Get ready for school with bilateral co-ordination activities
Bilateral coordination is a critical skill that children develop in early childhood. It refers to the ability to use both hands together to perform tasks effectively. Writing, cutting, and using stickers are all examples of activities that require bilateral coordination. As a child learns to write, their non-writing hand holds the paper steady, illustrating the importance of this skill. Developing bilateral coordination sets the foundation for future learning and is essential for school readiness.
Three types of bilateral co-ordination
There are three types of bilateral coordination: symmetrical, asymmetrical, and reciprocal:
- Symmetrical coordination involves using both sides of the body simultaneously and in the same manner, which is crucial for tasks requiring equal force or balance. Examples include star jumps and bouncing a ball with two hands.
- Asymmetrical coordination involves using both sides of the body, but each side performs a different task. This type of coordination is essential for tasks requiring stabilisation on one side while the other side performs an action, such as cutting with scissors or opening a jar.
- Reciprocal coordination involves using both sides of the body in an alternating or sequential manner, which is crucial for tasks requiring rhythmic or continuous movement, such as crawling or riding a tricycle.
What activities support bilateral co-ordination?
There are numerous activities that can help children develop bilateral coordination skills. Painting solid objects, playing with playdough, and building with blocks can all encourage the use of both hands. Threading beads, tearing paper, and peeling stickers also require dexterity and coordination. Other activities include peeling fruit, playing with water or sand, completing puzzles, drumming, engaging in clapping games, sorting objects, using lacing cards, scooping and transferring items, and using clothes pegs.
And don’t forget writing, painting and drawing, which require children to stabilise their work surface with one hand while creating with the other.
Best toys for bilateral co-ordination
Building blocks: Assembling structures using wooden blocks fosters bilateral coordination and problem-solving skills.
Puzzles: Simple jigsaw puzzles and shape-sorting toys help children develop coordination by requiring them to use both hands to manipulate and fit pieces together.
Playdough: Manipulating playdough encourages the use of both hands for rolling, squeezing, and shaping, which helps develop bilateral coordination and strengthens hand muscles.
Musical instruments: Instruments like drums, tambourines, or maracas encourage the use of both hands to create rhythm and sound.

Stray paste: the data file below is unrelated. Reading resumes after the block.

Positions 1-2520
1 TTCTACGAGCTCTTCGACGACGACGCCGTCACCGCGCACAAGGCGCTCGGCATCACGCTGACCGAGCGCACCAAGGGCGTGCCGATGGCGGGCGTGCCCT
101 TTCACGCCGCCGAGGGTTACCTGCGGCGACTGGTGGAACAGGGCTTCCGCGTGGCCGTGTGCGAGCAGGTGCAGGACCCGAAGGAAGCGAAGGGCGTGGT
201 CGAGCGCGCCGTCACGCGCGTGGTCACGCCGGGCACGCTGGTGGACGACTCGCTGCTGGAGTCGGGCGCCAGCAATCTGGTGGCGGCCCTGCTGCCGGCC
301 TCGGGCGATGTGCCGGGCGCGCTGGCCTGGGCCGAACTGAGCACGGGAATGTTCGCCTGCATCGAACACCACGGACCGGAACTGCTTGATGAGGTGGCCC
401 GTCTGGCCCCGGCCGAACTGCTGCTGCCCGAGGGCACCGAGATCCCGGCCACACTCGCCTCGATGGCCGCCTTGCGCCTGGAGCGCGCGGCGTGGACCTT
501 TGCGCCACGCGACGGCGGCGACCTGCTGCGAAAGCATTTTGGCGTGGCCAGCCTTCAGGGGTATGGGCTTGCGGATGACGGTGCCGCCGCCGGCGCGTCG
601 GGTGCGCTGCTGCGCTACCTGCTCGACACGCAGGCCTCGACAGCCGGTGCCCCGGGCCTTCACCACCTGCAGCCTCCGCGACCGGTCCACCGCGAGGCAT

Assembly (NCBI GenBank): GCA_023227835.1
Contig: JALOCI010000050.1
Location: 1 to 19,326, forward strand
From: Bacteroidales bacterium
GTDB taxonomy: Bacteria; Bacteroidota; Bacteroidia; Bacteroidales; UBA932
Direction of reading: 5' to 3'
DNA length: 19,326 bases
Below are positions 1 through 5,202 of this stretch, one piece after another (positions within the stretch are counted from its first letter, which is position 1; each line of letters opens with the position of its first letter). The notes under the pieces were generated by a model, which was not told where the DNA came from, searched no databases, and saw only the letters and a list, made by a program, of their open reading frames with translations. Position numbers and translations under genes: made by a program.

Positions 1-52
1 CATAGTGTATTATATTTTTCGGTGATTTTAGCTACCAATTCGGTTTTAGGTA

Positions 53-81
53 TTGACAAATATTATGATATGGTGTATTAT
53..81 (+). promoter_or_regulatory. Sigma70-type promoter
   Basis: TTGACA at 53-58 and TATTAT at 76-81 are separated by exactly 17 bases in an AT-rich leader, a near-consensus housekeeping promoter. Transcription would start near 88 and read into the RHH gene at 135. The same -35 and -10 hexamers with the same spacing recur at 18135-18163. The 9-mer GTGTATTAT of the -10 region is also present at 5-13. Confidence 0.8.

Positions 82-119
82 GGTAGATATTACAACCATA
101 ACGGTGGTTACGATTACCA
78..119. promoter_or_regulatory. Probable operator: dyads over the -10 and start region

Toy tools: Toy hammers, screwdrivers, and wrenches can help children practice coordinating their hands while they pretend to build or fix things.
Dress-up dolls: Dolls or stuffed animals with buttons, zippers, or laces encourage children to practice their fine motor skills and coordination while dressing the toys.
Conical towers: Stacking toys such as conical towers or nesting cups encourage children to use both hands to balance and stack the pieces, promoting bilateral coordination and spatial awareness.
Shape sorters: Shape sorter toys help children develop hand-eye coordination and problem-solving skills as they use both hands to fit the correct shapes into their corresponding holes.
Wooden railways: Building and playing with wooden train sets or similar track systems require children to use both hands for assembling tracks, connecting train cars, and manoeuvering the trains along the tracks.
Water or sand play toys: Providing tools like shovels, buckets, and moulds for water or sand play can help children develop bilateral coordination as they scoop, pour, and shape materials.
Pretend play: Chop, stir and serve food in your play kitchen for a two-handed workout.
Catch and throw games: Think balls, bean bags and cushions.
Puppet play: Tell a story with two hand puppets - it’s harder than it seems!
Montessori practical life
It is important to provide children with opportunities to practice these skills independently. In the rush of daily life, it can be tempting for parents to help with tasks like fastening buttons or putting on shoes, but this can hinder the development of crucial self-care abilities. Allowing children to figure things out for themselves promotes independence and a smoother transition to school. Children who can take care of themselves on the first day of school can focus on learning and having fun, completing tasks more efficiently, and gaining confidence.
Montessori nurseries understand this and include practical life exercises that help children develop fine motor skills and bilateral coordination. These activities involve everyday tasks such as pouring, transferring, scooping, buttoning, and lacing.
You don’t need nursery-grade Montessori materials. An old cardigan to button or zip and an old pair of shoes to lace.
Bilateral coordination is one of those secret skills that nursery teachers are so fond of. They aren’t as glamorous as maths and English but they are just as important in the quest to get ready for school.